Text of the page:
Stranded in Caribbean By Virus, Some Face Frustration, Disrespect

*Junior’s itinerary, for his first extended return to Jamaica since moving to the United States early 2019, was booked solid.

cops1Police checkpoints in Jamaica attempt to limit spread of COVID-19.He and his wife had loads of family and friends to see; a sprinkling of business errands to run. The couple would celebrate Christmas in December, New Year’s in January, then Junior’s wife’s birthday in February, when she also had a function to attend. The rest of the time they planned to soak up the joys of home - sweet home - before returning to still chilly Georgia on Mar. 30.

Then, as Junior prepared to leave for the U.S., Jamaica’s government blocked travel to and from the island nation in an effort to stem the rapid spread of the deadly novel coronavirus (COVID-19). His visit turned sour. Junior spent most of his days in St. Catherine, a parish placed under lockdown after a COVID-19 hotspot was discovered at a call center, walking around his house. Anxiety, fueled by uncertainty, crept in.

“It’s frustrating,” Junior told Caribbean Today late April. “Sitting and waiting, wondering what will be next. We don’t know what will happen.”


He wasn't alone in uncertainty. While the precise statistics were unknown up to press time, it is believed that many Caribbean nationals who traveled from overseas - mainly the U.S., U.K. and Canada - are now stranded in the region due to government restrictions.

But while much was made about those in places like the U.S. being unable to return to the Caribbean, those stuck in the region remained largely unnoticed.

“I know quite a few people here who want to return (overseas) and can’t return,” said Junior, who re-booked a flight to Atlanta for May 30, but later learned Jamaica may extend its travel ban, which may force him to change the date again.

“But the Jamaica government seems to only talk about those overseas trying to get home.”

Teddy Bailey was also stuck. Bailey came to Jamaica on Mar. 18. He hoped to watch the Boys and Girls Championships, also known as “Champs”, possibly the biggest high school track and field meet in the world. He planned to return to New York by Mar. 30 to celebrate his young son’s birthday. A few days after his arrival, Jamaica halted commercial flights. There would be no birthday party.

“(My son) wasn’t too happy,” Bailey said. “We spoke every day and he kept asking if I’m coming back for his birthday. I kept telling him I’d be back. So it was hard when I couldn’t make it. For me and him it was a disappointment.”


Also frustrating was Bailey’s inability to enjoy his trip. Like Junior, he spent most of his time in Portmore, St. Catherine, a sprawling community just outside the capital Kingston. The call center fiasco led to stricter curfews. On the day he spoke to Caribbean Today, Bailey said Portmore had just finished a seven-day curfew, with designated times allowed on the street, and was facing another one for 14 days. By April 22, the day before the country announced it had recorded 233 cases of COVID-19 infections, Jamaicans were only allowed out between 6 a.m. and 6 p.m. Add tighter restrictions on grocery shopping hours and crowd gatherings and the self-styled “island in the sun” was suddenly no longer fun.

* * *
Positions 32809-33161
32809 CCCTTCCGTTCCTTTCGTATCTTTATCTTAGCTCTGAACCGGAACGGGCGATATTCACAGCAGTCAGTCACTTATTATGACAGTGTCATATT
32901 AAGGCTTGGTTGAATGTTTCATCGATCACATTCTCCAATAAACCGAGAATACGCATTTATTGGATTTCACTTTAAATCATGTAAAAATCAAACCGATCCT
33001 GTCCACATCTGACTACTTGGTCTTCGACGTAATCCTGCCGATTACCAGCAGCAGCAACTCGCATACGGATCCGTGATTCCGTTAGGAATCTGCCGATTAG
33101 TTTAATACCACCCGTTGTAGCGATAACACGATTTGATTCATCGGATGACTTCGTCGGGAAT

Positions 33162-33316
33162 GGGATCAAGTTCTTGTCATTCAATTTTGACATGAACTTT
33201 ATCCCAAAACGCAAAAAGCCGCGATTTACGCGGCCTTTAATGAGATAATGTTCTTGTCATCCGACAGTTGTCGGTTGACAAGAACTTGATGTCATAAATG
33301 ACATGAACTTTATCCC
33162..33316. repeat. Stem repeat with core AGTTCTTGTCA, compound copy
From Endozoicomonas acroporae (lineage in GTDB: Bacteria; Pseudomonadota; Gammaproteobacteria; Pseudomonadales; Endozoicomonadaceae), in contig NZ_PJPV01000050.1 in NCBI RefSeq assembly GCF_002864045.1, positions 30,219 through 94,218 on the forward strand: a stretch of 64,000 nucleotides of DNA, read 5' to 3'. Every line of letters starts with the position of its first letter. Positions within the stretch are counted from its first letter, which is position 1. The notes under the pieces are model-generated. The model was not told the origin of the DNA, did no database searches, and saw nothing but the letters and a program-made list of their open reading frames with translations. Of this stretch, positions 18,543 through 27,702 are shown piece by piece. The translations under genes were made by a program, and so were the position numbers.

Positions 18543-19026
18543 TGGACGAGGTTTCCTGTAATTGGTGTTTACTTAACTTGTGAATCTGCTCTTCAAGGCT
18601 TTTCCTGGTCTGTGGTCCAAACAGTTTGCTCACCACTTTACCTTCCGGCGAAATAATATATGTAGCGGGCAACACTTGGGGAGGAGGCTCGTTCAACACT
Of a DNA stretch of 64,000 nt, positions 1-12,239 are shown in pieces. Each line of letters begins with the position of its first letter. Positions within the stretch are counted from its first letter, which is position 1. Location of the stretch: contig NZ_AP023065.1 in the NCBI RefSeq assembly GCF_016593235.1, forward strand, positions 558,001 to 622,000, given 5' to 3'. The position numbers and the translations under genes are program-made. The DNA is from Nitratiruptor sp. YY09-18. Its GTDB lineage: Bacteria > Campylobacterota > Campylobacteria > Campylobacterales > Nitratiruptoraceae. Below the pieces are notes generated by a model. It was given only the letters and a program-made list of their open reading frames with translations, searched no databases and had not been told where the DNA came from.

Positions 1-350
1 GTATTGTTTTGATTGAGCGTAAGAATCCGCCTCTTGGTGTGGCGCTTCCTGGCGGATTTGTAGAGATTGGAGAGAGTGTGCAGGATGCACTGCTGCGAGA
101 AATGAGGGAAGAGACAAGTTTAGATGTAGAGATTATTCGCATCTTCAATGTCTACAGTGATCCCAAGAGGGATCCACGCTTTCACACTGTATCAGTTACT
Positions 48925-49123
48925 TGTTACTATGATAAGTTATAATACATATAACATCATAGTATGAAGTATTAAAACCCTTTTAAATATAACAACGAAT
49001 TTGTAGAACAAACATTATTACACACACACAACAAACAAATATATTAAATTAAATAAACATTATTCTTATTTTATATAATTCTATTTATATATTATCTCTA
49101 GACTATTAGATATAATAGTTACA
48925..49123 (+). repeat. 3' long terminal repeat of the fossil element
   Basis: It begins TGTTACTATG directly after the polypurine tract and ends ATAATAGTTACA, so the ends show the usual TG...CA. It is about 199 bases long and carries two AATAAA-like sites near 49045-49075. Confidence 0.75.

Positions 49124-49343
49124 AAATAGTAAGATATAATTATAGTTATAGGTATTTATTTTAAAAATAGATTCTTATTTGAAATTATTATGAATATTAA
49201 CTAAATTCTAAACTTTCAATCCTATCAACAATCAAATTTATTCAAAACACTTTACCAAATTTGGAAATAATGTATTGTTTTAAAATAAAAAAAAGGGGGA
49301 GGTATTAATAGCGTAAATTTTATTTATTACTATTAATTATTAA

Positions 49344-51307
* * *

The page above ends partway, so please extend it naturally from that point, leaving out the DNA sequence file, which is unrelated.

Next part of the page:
“The biggest frustration is that we’re on lockdown,” Bailey said.


It got weird outside too. According to Bailey, once he tried to get food, but police stopped him.

“The place was 200 meters from the checkpoint and the police would not let us get to the restaurant,” he recalled. “They said you were not allowed to leave Portmore and we were in Portmore. The restaurant is in Portmore. That is stupid.

“It’s very frustrating that I’m not able to move overseas,” added Bailey, who has “already programmed” his mind to leave Jamaica this month. “But I can’t even move around here. I can’t leave St. Catherine. Even in Portmore, I can’t move around … I’m just locked up inside the grille.”

Yet, for some stranded in the Caribbean, moving around may not be such a good idea. Reports surfaced showing people who live in the region verbally - and occasionally physically - abusing persons they believe came from overseas. They accuse them of “bringing the virus.” Some demand the “foreign” visitors leave, even though they can’t.


A Caribbean *man who lives in the U.S., but is now stuck in the region, recounted going to visit a longtime friend. The man refused to see him, telling him he should go into quarantine for 10 days first. That left him bitter. Caribbean nationals overseas, he said, are on the frontline battling COVID-19. Many have been infected. Some have died, while working to send money to support the region.

“So they (in the Caribbean) are still getting help from people who are suffering abroad,” the man said. “Yet still some of them disrespecting people, accusing them of bringing the virus.”

However, some in the region were outraged, admonishing their compatriots for such actions.

“When corona over and when some a oonu want foreigner fi come a oonu yard, a hope the foreigner dem don’t come a oonu yard,” an angry Jamaican woman said in a widely circulated social media post. “And when oonuwaanguh a Western Union (to collect remittances) or call foreign fi beg nuh money, none a demnuhfi send nuh money fi none a oonu out ya, because oonu ungrateful.”

According to observers, lines to collect remittances “stretched around the block” in Jamaica last month. Those stuck in the Caribbean have found themselves in need as well.

“You keep spending money you never planned to spend,” said Junior. “… You didn’t budget for all of that.”

“It’s eating up my funds,” added Bailey. “I didn’t plan to be in Jamaica this long. So it’s getting costly.”

The COVID-19 crisis has also sapped the joy of going home.

“I kinda have enough now,” said Junior. “Time to move. Everything kinda stale.”

* Full names withheld on request.